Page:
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A GUIDE TO SELF PUBLISHING
The Key to Viable Self-Publishing?
The question is, what is self-publishing?
I ask because a lot of writers who think they have or are self-publishing, are not in fact doing anything of the kind.
Let me say in the first place, that I have nothing against genuine self-publishing. New technology makes it an increasingly viable method by which new writers can get their work into the market place. Having said that, I will now justify that first statement.
For a number of years I worked as a Publisher’s Agent, which, for those who don’t know, is a glorified salesman. The job entailed visiting book distributors, wholesalers and bookshops in a given region. My region covered the west of England from Penzance to Bristol and drawing a line virtually due south.
Things have changed with the growth of computers, bookshop chains and centralised distribution companies, but at the time a Publisher’s Agent was how books got to market. This task also involved attending editorial meetings to provide market feedback. What books are selling, what books are not and so on. All this boils down to inside knowledge and an understanding of why a perfectly good manuscript by an able but unknown author might still be rejected. The answer to this question will be revealed shortly.
Those were the days before digital printing and when, to gain a viable per copy price, book print-runs were counted in tens of thousands. Those were also the days when subsidy/vanity publishers sought out those tired and frustrated by continued rejection without explanation and offered to publish their book - for a fee.
This is where I need to be a little bit hard nosed and point the finger to where the fault truly lies. Such companies are called vanity publishers because they seek to make money out of the author’s own vanity. There is no vanity on their part, it is purely business. It’s the rule of supply and demand; you want your book published. They will do it for a fee.
The principle they break is that no business will produce a product unless they know they have a market for that product. Here is the answer to why publishers reject perfectly good manuscripts. The question they need to answer is, how many copies of this book will sell?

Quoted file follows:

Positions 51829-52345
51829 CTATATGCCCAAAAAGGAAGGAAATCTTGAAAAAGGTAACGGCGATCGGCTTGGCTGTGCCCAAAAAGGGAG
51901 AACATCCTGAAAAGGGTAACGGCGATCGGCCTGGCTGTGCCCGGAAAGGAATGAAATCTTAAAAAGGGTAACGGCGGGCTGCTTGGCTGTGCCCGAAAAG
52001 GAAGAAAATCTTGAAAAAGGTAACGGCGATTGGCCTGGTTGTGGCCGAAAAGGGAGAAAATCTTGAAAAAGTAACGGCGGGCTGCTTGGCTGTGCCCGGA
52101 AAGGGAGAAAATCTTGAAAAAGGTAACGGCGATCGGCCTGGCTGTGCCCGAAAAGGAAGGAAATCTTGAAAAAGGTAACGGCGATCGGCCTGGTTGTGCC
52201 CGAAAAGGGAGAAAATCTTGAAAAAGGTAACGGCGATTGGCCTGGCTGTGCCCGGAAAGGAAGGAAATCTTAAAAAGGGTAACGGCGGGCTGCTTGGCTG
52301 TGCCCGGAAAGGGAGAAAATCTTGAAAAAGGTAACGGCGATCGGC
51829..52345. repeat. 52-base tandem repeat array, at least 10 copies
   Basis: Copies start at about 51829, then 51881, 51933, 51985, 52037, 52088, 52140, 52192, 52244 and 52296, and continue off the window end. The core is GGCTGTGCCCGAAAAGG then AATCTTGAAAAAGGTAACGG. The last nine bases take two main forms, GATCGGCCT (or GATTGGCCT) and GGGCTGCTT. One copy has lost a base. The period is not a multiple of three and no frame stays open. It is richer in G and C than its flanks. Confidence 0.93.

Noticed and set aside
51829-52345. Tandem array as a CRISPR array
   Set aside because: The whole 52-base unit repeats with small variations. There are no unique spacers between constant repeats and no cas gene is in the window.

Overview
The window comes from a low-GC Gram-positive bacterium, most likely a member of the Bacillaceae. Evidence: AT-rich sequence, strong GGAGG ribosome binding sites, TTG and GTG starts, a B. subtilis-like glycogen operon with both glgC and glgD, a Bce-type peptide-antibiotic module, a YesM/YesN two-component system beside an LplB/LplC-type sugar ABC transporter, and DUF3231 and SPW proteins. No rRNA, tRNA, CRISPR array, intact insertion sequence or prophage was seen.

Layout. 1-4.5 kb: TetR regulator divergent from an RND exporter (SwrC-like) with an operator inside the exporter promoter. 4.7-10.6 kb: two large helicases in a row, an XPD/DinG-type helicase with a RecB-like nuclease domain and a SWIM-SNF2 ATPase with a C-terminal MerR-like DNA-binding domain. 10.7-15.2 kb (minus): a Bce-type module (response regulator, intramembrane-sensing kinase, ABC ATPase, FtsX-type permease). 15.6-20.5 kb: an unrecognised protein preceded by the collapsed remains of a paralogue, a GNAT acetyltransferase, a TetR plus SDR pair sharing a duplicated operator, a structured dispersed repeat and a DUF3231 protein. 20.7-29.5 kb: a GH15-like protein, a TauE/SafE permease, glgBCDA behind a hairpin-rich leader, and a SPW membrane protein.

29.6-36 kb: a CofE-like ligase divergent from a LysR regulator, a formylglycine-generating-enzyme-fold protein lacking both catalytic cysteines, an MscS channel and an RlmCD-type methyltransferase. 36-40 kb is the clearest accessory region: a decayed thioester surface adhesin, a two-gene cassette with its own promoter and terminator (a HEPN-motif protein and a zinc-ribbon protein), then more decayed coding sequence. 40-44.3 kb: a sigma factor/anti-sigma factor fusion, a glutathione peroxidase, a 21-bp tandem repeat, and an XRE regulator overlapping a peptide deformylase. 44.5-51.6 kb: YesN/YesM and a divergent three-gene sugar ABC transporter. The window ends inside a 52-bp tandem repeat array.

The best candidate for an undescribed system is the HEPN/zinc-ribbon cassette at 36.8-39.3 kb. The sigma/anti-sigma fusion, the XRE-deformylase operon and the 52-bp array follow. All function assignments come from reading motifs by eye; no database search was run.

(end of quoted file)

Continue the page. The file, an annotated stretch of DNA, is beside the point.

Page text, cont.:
The publisher needs to cover, not only the cost of production and the author’s royalties, but all the overheads in running their business for the time taken to prepare, edit, design a cover and distribute your book. Then there are marketing and advertising costs to take into account. From this they deduce a viable sales target required to break even, let alone make a profit and all business expects to make a profit.
The second element of this equation is that any given publisher will only have so much money in the bank. There is X in the bank. It costs Y to publish a book. X ÷ Y = how many books that publisher can afford to publish that year.
A third element is time. It takes so long to prepare a manuscript for publication. Multiply the number of staff available by the number of working hours in a week and divide by the time it takes to prepare a manuscript for publication and you know how many books you have time to publish in any given year.
Now the publisher has a choice between a manuscript from an established author with a proven following giving a guaranteed potential sales target and another perfectly well written and viable manuscript by an unknown author who will incur a great deal of additional expense in marketing and promotion and guess who will receive the rejection slip.
The phrase, ‘Sorry our list is full’ is basically the answer to the above equation.
You might now be asking how knowing this helps when it comes to self-publishing. It does because, unless you are publishing for vanity’s sake, the same principles apply.